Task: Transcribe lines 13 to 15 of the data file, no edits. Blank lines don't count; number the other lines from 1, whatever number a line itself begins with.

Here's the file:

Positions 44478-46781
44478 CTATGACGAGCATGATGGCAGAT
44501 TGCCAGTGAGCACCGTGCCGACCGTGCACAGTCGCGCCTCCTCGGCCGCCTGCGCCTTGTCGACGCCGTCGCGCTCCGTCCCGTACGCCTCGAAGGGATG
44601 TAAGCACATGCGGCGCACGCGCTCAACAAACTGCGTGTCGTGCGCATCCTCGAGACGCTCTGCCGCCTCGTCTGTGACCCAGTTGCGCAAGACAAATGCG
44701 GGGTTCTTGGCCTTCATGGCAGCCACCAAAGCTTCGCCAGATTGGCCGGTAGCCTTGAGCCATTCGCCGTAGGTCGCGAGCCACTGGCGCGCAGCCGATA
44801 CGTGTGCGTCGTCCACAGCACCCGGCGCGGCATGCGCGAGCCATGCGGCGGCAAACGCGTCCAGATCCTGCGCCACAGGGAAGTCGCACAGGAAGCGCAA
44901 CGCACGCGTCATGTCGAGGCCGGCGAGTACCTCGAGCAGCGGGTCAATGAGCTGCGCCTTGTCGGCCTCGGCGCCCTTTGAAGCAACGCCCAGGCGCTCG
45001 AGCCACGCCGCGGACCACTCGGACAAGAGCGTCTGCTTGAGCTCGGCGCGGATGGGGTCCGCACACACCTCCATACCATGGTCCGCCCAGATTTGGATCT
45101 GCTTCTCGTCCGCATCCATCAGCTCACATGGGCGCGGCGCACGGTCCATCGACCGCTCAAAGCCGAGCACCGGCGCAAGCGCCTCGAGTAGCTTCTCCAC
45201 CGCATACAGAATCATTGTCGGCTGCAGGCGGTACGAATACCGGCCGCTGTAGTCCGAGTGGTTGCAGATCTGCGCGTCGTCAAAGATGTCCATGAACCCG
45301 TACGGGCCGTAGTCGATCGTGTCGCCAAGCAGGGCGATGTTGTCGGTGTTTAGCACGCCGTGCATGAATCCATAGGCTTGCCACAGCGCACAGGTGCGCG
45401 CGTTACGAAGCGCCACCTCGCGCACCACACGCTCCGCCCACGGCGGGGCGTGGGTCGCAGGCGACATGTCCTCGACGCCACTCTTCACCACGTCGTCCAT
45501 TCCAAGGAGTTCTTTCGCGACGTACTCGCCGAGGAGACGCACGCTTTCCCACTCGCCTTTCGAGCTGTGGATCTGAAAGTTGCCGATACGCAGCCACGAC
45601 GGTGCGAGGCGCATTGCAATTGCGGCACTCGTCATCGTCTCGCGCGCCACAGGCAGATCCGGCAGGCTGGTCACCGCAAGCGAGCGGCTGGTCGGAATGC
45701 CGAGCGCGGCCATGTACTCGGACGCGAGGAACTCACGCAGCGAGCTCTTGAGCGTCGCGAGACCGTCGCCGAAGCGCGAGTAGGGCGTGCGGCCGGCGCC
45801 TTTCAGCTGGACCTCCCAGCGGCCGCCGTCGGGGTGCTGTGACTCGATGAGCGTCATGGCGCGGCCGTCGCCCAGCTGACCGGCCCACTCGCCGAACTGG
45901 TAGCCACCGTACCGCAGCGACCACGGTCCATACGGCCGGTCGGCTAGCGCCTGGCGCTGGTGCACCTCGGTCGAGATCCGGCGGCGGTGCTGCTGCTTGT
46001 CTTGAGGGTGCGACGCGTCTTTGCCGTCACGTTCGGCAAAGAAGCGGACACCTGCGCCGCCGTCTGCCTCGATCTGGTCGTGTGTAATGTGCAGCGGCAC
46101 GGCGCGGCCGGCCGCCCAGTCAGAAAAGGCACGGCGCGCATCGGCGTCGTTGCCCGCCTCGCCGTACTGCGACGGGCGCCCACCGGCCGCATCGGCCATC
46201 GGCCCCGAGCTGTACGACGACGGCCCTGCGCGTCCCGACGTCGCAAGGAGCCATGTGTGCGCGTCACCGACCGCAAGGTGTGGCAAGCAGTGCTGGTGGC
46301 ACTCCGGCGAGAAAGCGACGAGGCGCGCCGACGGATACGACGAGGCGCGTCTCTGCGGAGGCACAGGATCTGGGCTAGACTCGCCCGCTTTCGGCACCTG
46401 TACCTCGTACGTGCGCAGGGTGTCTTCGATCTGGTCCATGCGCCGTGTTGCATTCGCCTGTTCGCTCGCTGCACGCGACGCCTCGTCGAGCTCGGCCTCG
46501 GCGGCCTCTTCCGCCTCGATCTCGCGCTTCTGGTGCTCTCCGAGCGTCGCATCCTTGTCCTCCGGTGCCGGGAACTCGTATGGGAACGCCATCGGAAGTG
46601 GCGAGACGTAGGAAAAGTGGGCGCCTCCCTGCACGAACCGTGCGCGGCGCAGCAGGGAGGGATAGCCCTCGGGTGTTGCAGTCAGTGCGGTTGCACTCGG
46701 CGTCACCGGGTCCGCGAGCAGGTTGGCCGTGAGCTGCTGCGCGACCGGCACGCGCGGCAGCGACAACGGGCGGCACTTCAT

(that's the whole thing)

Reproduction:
45501 TCCAAGGAGTTCTTTCGCGACGTACTCGCCGAGGAGACGCACGCTTTCCCACTCGCCTTTCGAGCTGTGGATCTGAAAGTTGCCGATACGCAGCCACGAC
45601 GGTGCGAGGCGCATTGCAATTGCGGCACTCGTCATCGTCTCGCGCGCCACAGGCAGATCCGGCAGGCTGGTCACCGCAAGCGAGCGGCTGGTCGGAATGC
45701 CGAGCGCGGCCATGTACTCGGACGCGAGGAACTCACGCAGCGAGCTCTTGAGCGTCGCGAGACCGTCGCCGAAGCGCGAGTAGGGCGTGCGGCCGGCGCC